When Chris Simonis proposed to his wife, Sheryl, at Peter Pan Park in September 1982, he happened to find an aquamarine 1979 Emporia High class ring. Nearly 37 years later, Simonis with the help of his in-laws, found the ring’s owner.

“I think perspective is a really good point to make,” Simonis said. “Because you have to put yourself back in time in 1982. I was 18-years-old.”

Coincidentally, Sheryl lost her class ring from EHS.

“So, I thought, what is the chance I had just found her ring?” he said. “Well, obviously it was not.”

Simonis wishes he had a dramatic story to share on how he found the ring; he just found the ring laying on the ground. In the 1980s, there was no easy way to find someone like today. No cell phones or social media to share a quick photo to thousands of people in a flash.

“I put it in my jewelry box way back in the day and that is where it stayed for nearly 37 years,” he said.

Over the years, Simonis would look at the ring and think that he needed to do something.

A few months ago, Debbie Sack, Sheryl’s sister, and her husband Tom Sack traveled to visit Chris and Sheryl in Mount Juliet, Tennessee. Chris brought the ring out to show them thinking that now was a good time to find the owner. Since Debbie is retired, Chris thought they could help find the owner.

“I thought, given all the technology we have now and that [Debbie] has a lot of time on her hands ... maybe she will have some success in finding this,” Simonis said.

Tom graduated from EHS in 1972 and he lost his class ring, too. Someone from his graduating class found his ring and knew Tom’s initials. After he received his ring back, he knew he needed to pay the favor forward.

He took a picture of the ring and posted it on Facebook. Tom and Debbie both did not include specific details about the ring, like the initials, to find the right owner.

Debbie placed an ad in The Emporia Gazette, contacted EHS and KVOE — and came up empty.

“We had not gotten anywhere [with] this ring,” Tom said. “So, I finally decided to put the initials in the post on Facebook. I really wanted to get this back to whomever the rightful owner was.”

Moments later, they received more suggestions to who the owner could be. Karen Moorman listed five possible names to Tom and Debbie.

“We did start reaching out to these five young ladies,” he said. “Lo and behold, my wife actually talked to her on the phone and she gave us the entire description of the ring, kind of what happened to the ring.”

‘A crazy surprise’

Jana Godderz Greenlief, the ring owner, lives in Columbia, Missouri but she is currently in Boston, Mass. for family.

“I attended Emporia High through my junior year, and so I bought the ring thinking that I would graduate from Emporia High,” she said. “Then, my family moved out of the state. That was the other reason it was so important to me — it was a link — to the high school I had gone to the most and the friends I had there. I came back to Emporia for college.”

In 1981, Greenlief was a student at ESU. When she was working, she took off the ring to rinse ink off of her hands in the bathroom. She returned to her office to realize her ring was not on. Then, she walked back into the bathroom to find the ring missing.

“I felt really guilty and sad because it cost a lot of money and it was very personal to me,” she said. “So, over the years that was kind of the feelings I had about it. I was sad that I lost it.”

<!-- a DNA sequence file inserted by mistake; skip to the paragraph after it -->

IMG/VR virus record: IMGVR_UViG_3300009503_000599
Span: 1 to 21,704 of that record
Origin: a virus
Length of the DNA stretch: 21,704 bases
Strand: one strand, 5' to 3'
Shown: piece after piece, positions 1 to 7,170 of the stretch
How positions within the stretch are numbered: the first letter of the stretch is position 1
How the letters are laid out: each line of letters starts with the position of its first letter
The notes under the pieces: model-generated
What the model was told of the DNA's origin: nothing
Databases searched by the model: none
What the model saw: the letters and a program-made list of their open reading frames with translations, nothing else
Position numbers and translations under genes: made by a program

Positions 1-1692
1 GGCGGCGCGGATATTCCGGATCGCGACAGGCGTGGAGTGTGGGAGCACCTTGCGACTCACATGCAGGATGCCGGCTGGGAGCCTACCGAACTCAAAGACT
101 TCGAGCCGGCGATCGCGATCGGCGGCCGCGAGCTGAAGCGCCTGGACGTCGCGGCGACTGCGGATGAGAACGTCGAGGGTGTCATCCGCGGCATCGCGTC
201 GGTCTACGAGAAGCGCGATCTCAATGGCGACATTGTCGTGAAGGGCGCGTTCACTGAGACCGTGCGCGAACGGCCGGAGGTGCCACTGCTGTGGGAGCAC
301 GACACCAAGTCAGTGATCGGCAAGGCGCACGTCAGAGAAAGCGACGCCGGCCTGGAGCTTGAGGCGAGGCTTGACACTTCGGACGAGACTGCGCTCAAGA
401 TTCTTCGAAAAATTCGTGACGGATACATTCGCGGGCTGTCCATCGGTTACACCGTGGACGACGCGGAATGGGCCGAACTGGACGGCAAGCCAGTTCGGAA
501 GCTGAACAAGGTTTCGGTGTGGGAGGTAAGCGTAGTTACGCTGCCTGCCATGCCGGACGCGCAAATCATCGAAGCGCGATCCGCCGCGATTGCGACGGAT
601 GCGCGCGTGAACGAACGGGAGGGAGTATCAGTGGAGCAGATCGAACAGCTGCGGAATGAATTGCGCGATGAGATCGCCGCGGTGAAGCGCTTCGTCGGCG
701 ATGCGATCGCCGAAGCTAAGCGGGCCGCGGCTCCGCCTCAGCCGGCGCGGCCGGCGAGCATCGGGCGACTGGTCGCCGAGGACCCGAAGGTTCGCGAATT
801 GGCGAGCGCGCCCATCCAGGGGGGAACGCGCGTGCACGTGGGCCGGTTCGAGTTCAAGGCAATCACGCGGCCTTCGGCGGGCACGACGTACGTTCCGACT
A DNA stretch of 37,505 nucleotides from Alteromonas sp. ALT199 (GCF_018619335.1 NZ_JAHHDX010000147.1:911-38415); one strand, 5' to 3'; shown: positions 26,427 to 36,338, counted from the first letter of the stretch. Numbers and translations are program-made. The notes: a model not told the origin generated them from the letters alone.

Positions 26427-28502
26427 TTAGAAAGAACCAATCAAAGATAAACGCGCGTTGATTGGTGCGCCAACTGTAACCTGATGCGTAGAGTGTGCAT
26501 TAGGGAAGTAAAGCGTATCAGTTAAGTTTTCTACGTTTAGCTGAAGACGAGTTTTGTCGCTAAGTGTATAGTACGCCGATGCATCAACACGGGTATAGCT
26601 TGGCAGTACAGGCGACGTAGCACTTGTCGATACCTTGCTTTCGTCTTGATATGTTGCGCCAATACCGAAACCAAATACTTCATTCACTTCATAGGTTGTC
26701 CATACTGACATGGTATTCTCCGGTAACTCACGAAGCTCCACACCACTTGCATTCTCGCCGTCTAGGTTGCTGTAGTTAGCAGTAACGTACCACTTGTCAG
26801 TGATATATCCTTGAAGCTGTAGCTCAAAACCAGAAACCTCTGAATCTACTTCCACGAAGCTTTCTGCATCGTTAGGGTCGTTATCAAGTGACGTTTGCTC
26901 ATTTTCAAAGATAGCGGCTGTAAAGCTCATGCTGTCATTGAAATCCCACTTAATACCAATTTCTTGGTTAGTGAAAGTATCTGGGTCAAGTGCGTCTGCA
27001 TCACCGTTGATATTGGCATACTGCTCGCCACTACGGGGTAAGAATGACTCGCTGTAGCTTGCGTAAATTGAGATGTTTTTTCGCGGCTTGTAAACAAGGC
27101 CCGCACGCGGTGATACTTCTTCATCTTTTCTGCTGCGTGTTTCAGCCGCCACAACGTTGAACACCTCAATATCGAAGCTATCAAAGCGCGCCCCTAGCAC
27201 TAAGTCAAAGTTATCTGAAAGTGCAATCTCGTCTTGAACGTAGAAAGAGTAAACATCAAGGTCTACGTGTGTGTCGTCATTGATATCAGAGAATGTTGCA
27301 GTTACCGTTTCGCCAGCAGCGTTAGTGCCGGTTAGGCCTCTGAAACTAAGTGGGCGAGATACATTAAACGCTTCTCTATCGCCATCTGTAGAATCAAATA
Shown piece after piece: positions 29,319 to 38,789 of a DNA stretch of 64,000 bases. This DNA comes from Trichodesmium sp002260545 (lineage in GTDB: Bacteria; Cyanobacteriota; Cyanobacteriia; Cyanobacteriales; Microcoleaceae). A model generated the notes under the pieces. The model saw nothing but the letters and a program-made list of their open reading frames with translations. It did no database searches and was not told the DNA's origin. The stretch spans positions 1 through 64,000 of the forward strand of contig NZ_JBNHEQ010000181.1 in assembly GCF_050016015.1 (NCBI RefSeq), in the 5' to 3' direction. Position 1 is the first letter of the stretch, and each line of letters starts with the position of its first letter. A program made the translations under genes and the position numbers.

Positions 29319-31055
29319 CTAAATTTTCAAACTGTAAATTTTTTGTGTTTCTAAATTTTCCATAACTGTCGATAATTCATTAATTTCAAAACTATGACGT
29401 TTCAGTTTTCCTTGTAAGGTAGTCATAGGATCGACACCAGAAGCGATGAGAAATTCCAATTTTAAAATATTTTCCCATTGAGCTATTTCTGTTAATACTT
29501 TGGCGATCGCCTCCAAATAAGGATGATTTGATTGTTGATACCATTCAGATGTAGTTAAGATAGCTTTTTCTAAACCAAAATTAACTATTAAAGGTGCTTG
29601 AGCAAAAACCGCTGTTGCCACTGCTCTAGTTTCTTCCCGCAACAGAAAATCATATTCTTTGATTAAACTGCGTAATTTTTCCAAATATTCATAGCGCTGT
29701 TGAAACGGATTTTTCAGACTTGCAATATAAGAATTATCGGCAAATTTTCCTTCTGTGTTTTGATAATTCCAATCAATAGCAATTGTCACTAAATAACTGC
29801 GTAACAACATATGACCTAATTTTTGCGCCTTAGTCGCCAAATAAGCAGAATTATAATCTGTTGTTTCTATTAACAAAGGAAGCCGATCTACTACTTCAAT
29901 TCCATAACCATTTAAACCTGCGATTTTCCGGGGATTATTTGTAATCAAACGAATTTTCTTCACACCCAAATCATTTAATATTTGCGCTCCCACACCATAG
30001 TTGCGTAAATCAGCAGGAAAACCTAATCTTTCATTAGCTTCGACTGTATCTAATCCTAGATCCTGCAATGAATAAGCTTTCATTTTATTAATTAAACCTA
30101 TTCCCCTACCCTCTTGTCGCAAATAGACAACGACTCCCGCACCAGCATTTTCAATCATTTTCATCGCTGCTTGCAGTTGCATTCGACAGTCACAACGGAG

Simonis said that he was thrilled to hear Greenlief’s mother is still alive. He shared that her mother worked extra hard in the late 1970s to purchase the class ring.

Moorman had difficulty finding Greenlief’s email, so she emailed her husband a few weeks ago. Greenlief and her husband were dating in 1981, so he knew how much the ring meant to her when she lost it.

“Knowing Karen, I have not been with her or seen her for a long time, but she has always been an honest and caring person,” she said. “I knew it was not a joke, it was something completely unexpected.”

Greenlief no longer has family in Emporia, it was pure luck that Moorman followed the Facebook group that Tom and Debbie posted the ring in. She said it was a crazy surprise and something she did not expect to happen out of the blue. Moorman helped Greenlief get in touch with the Sack family.

Sack explained that this story is one of the stories that you pray and hope for something to happen. Sometimes, it takes longer than we anticipate. When it seems like all hope is lost, the blessing comes back around and you can see the full circle of hope and positivity we live in. He loves the adventure of the ring story.

“Everyone I have told about [the story] has just said, ‘Oh wow, it is such a cool story,’ when we are all thinking about the sad things that are happening in the world,” Greenlief said. “This is something kind of fun and positive.”

Greenlief, Sack and Simonis plan to meet around Christmas to return the ring. She said it will be nice to have the ring back where it belongs and to have closure.

“I feel extremely happy for [her], because I know what that feels like to have lost something of great value and great emotional value and to have that returned to me,” Tom said. “I know what that feeling is like. I just feel tremendously blessed that I was able to be a part of returning the ring to the rightful owner.”

Simonis feels bad because he thinks it could have brought Greenlief meaning sooner. However, he is grateful to have found the correct owner and to bring the meaning back now.

“I think everything happens for a reason and happens in it’s own time,” Simonis said.

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